Explore a new resource that looks at the campaigning techniques of the suffragists and suffragettes.
In 1866, a group of women organised a petition that demanded that women should have the same political rights as men. The women took their petition to Henry Fawcett and John Stuart Mill, two MPs who supported universal suffrage. Mill added an amendment to the Reform Act that would give women the same political rights as men. The amendment was defeated by 196 votes to 73.
In the wake of this defeat the London Society for Women's Suffrage was formed. Similar Women's Suffrage groups were formed all over Britain. In 1887, seventeen of these individual groups joined together to form the National Union of Women's Suffrage Societies (NUWSS).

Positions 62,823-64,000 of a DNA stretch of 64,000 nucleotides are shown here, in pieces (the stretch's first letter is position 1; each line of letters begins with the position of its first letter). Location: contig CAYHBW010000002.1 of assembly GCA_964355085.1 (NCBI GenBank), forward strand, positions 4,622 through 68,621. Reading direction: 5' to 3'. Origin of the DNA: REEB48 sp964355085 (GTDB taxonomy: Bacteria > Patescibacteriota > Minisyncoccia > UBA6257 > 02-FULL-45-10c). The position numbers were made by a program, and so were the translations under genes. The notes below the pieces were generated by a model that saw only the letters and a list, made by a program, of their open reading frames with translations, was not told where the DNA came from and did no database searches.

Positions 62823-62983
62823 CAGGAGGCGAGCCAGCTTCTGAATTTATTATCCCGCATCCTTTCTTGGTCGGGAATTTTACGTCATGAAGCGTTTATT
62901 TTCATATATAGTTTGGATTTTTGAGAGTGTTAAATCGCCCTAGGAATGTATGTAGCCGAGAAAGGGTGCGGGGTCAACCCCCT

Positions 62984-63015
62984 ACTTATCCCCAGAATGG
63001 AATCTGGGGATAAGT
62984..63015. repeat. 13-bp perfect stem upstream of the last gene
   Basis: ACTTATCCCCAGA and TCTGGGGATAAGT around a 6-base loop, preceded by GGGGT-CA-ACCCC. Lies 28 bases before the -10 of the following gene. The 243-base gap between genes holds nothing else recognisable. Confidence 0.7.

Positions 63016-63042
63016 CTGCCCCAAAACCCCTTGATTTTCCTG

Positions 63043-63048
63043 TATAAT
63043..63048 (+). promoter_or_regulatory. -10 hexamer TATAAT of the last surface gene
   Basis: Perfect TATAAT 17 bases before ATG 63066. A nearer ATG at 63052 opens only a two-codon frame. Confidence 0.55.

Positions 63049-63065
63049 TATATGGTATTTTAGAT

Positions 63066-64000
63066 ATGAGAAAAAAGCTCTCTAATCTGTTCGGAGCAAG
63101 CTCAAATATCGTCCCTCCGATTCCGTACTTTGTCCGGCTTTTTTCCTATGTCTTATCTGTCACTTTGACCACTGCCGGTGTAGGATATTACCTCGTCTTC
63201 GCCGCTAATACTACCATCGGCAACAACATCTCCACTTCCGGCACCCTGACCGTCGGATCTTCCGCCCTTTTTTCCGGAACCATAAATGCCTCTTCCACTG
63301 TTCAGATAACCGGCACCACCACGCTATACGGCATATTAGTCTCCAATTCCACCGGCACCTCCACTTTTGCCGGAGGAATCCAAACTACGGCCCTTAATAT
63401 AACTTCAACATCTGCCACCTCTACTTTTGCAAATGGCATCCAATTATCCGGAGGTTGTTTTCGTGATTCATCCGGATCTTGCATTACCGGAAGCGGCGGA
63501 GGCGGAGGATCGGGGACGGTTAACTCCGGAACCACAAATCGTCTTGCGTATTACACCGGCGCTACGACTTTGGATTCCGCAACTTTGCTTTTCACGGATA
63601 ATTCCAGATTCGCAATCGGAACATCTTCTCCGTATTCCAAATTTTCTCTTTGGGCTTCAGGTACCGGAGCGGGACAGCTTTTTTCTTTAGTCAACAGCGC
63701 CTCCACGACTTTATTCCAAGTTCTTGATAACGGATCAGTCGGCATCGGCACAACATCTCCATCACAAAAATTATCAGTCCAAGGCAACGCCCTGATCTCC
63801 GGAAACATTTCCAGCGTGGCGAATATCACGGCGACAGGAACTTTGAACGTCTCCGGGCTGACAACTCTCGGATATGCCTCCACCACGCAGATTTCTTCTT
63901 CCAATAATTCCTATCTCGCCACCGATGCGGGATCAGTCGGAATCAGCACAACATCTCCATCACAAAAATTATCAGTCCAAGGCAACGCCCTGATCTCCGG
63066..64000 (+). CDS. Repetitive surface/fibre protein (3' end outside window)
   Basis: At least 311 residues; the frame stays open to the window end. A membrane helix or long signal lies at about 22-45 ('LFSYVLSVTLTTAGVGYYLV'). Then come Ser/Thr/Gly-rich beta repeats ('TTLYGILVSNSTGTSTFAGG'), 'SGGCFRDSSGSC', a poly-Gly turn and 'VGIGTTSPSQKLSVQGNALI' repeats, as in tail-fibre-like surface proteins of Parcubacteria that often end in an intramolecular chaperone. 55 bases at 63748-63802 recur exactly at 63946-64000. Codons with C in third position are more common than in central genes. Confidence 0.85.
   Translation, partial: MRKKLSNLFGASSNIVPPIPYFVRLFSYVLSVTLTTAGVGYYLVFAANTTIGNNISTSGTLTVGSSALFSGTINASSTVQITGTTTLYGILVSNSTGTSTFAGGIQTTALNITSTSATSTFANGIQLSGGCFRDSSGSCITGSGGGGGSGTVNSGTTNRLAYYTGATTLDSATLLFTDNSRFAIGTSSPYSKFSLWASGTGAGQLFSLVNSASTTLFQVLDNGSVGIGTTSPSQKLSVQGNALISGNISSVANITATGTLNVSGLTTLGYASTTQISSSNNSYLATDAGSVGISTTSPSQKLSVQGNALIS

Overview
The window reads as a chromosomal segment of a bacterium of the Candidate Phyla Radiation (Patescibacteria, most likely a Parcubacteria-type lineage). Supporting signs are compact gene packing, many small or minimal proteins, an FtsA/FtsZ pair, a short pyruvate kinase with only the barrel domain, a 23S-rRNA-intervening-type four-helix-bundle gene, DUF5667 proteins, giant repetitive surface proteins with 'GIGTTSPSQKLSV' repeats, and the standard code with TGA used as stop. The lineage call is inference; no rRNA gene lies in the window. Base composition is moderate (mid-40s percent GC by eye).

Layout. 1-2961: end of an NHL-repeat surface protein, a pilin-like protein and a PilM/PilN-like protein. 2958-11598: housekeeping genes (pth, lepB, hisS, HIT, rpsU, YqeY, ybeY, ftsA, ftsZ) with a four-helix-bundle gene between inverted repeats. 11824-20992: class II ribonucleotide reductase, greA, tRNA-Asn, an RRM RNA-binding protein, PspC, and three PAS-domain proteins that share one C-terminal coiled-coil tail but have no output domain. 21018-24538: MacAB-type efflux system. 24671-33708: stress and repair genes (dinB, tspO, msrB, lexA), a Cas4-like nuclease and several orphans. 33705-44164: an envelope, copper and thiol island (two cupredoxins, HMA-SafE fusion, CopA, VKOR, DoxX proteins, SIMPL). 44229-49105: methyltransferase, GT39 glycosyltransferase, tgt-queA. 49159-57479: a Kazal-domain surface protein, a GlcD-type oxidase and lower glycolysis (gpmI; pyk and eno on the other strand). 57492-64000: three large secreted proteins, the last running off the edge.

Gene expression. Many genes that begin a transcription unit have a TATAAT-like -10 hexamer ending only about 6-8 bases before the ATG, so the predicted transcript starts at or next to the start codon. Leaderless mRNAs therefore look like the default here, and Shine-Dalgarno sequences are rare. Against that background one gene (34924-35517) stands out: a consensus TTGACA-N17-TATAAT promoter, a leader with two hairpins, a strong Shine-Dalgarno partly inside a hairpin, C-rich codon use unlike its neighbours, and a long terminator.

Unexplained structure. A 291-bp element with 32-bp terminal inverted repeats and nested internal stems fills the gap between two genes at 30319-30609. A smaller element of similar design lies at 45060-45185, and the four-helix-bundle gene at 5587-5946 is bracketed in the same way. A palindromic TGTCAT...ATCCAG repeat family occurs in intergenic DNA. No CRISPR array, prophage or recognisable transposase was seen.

The NUWSS adopted a peaceful and non-confrontational approach. Members believed that success could be gained by argument and education. The organisation tried to raise its profile peacefully with posters, leaflets, calendars and public meetings.
Steps towards equal rights came with the Married Woman's Property Acts of 1870, 1882, and 1884 (amended again in 1925). These enabled women to keep their property and money after marriage, where previously it was the automatic property of their husbands.
The denial of equal voting rights for women was supported by Queen Victoria who, in 1870 wrote, 'Let women be what God intended, a helpmate for man, but with totally different duties and vocations'.